With too few qualified school-leavers applying to train as skilled workers in Germany, companies and industry associations are wondering if it might be time to start hiring across the border.
Not enough school leavers have the qualifications needed for a traineeship
How the times have changed. It wasn't long ago that a single trainee position would have been fought over by dozens of young applicants.
These days, however, the tables have turned. Companies are falling over one another in their efforts to recruit trainees -- and they just can't find them. The situation has become so difficult that various industry associations are calling on the government to free up the labor market for applicants from beyond Germany's borders.
This is already the case with academics, with the country set to open up next year to university graduates from the Eastern European countries which joined the EU in its enlargement four years ago -- including Poland, Hungary, the Czech Republic, Slovakia, Slovenia, Estonia, Lithuania and Latvia.
But for unqualified workers, labor restrictions won't be falling until 2011. And for many companies, that's a long time to wait.
An eastern problem
Eastern Germany is especially hard hit
The trainee shortage is especially acute in Germany's eastern states.
Hanns-Eberhard Schleyer, secretary general of the Central Association of German Skilled Workers, predicts that in these states, the number of applicants for trainee positions will have fallen 50 percent by 2011 -- reflecting a marked drop in the number of qualified school-leavers in recent years.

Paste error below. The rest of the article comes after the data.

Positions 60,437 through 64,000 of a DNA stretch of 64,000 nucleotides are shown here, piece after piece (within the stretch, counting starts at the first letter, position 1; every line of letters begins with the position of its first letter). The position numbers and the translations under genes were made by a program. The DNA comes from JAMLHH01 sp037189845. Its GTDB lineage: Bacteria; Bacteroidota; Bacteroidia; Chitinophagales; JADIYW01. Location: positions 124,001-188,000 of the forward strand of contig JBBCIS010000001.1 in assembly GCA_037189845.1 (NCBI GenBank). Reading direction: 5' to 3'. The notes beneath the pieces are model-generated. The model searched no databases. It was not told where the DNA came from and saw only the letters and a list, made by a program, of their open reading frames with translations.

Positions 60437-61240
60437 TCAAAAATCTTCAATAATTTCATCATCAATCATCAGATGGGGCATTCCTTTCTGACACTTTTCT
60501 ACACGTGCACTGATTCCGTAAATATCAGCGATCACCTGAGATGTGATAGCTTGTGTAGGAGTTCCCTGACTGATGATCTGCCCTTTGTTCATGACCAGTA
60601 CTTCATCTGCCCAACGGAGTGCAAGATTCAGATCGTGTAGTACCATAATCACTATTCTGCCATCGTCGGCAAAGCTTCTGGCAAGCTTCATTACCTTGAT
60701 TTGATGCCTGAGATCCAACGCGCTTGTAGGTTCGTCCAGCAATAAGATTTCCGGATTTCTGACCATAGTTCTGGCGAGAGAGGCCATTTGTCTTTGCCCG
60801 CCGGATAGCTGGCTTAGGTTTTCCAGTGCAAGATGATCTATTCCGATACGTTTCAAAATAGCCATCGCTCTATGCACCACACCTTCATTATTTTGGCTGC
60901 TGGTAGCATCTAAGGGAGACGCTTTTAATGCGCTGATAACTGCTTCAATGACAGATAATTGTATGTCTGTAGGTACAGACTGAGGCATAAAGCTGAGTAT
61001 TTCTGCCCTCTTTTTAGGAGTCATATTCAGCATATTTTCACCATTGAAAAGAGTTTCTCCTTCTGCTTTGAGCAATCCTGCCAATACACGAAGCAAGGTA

This explains why so many companies are having problems meeting their skilled labor needs with young workers.
"Our companies need new blood, they need skilled labor," Schleyer said. "In Germany it is becoming increasingly hard to find qualified young people to train."
Consequently, many companies are forced to fill vacant trainee positions with previous applicants who had been rejected due to inadequate qualifications.
The long-term result, he says, will be company closures. Before it comes to this, he proposes that the companies look abroad to countries such as Poland the Czech Republic.
Economy remains robust
The German economy is in good shape
Meanwhile, Volker Treier from the Chambers of Industry and Commerce Association (DIHK) said Monday, July 14, that a drop in Germany's gross domestic product of some 0.5 percent was "as good as certain" in the second quarter of 2008.
He cited a reduced number of orders in the construction sector and industry as the main reason.
However, he said he remained optimistic for the fiscal year.
"The economy is robust," he told the mass-circulation newspaper Bild. "There are no grounds for concerns."